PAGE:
What the Heck is Deep Watering and Why You Should Care?
In this podcast, you'll learn what deep watering is and why it's important for your garden.
What You'll Learn:
- What is deep watering.
- Why deep watering is important.
- How to apply it to your garden with old AND new plants.
- Resources and links for more information.
Some of the resources and products below may be affiliate links, meaning we might get paid a commission (at no extra cost to you) if you use that link to make a purchase.
- 6 Common Watering Mistakes and How to Avoid Them - DIY Garden Minute Ep. 146 (podcast)
- Interview with Jessica from Dramm Corp and Personalizing Your Garden - Ep. 47 (podcast)
- Watering Made Easy, Automate - DIY Garden Minute Ep. 3 (article)
- When to Remove Old Mulch Before Adding New Mulch (video)
- Want to get started, but not sure on what? Go to our Start-Here Page!
What is Deep Watering?
You already know that watering your plants on a schedule is very important, but how does deep watering work and can you use it in your garden?
First, deep watering is when you water your established plants longer, but more infrequently to promote deeper growing roots that can access water during drier times of year.
Roots will be able to grow to 7 to 12 inches deep or deeper in your garden soil when you deep water and this is where that deeper soil water will be available during drought conditions.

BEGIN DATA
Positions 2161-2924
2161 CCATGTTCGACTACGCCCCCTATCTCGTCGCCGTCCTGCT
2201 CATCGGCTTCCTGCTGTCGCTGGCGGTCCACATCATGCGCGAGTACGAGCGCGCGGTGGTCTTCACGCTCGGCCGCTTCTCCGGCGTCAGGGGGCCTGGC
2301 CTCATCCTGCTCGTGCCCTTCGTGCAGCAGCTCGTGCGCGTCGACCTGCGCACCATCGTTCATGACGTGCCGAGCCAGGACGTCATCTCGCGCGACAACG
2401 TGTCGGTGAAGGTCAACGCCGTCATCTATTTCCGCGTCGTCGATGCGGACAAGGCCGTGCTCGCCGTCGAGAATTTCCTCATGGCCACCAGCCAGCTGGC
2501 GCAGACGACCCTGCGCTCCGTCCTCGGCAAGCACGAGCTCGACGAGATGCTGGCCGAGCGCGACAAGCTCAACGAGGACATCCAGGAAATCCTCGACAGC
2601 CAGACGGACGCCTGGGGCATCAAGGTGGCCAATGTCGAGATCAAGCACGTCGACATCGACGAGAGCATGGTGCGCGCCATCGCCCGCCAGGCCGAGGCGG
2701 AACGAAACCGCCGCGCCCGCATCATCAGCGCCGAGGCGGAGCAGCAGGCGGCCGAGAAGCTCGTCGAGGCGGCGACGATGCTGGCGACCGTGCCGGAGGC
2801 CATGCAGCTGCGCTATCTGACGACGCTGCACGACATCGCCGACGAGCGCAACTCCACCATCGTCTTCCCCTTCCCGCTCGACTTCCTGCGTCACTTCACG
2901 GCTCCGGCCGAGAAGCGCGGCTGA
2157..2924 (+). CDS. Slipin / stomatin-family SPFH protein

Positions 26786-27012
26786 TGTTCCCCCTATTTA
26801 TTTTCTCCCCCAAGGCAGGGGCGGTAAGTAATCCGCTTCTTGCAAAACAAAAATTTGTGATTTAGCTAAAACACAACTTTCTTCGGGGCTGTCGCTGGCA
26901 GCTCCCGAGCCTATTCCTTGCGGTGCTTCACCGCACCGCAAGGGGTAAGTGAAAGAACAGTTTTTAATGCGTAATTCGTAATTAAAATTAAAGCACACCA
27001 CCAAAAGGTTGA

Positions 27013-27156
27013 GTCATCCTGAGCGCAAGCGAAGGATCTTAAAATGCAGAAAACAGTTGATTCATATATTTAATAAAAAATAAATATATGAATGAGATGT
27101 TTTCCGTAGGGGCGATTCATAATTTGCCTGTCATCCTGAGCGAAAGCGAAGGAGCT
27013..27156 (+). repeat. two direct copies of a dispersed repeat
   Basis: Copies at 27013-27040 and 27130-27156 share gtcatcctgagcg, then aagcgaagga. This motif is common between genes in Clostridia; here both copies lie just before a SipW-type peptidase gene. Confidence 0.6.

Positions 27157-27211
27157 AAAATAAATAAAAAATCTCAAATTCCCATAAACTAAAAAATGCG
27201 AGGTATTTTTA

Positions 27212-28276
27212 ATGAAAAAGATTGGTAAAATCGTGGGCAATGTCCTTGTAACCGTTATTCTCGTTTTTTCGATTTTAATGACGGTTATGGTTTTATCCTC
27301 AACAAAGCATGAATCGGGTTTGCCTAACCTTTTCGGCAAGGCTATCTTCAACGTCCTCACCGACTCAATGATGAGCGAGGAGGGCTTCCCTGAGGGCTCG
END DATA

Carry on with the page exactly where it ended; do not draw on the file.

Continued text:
Why You Should Care
Plants with shallow roots in the upper 6 inches of soil during drought conditions will struggle to find the needed water to maintain their general health. Plants with deeper roots can stay hydrated and continue to grow during times of drought where shallow rooted plants will start to shut down and can die.
Deep watering not only helps you train your plants to grow deeper roots and stay healthy during drought conditions, but it also helps you save money on your water bill.
How to Apply Deep Watering to Your New and Old Plants
Deep watering should be applied to your established garden plants where they have already developed a moderately healthy roots system past their first year of being in your garden.
Newly planted plants not yet through their first year of establishment in your garden will still need watering on a regular basis, where after that first year, they can then be deep watered. You can still apply deep watering to your new plants, but know that their root systems won't reach deep down yet to access that water, yet.
If you aren't sure where to start learning about garden care, go to our Start Here page at spokengarden.com/start-here .
And, if you have questions about these 5 common garden pests, we are here to help, so please email us.
Thanks for Listening!!!
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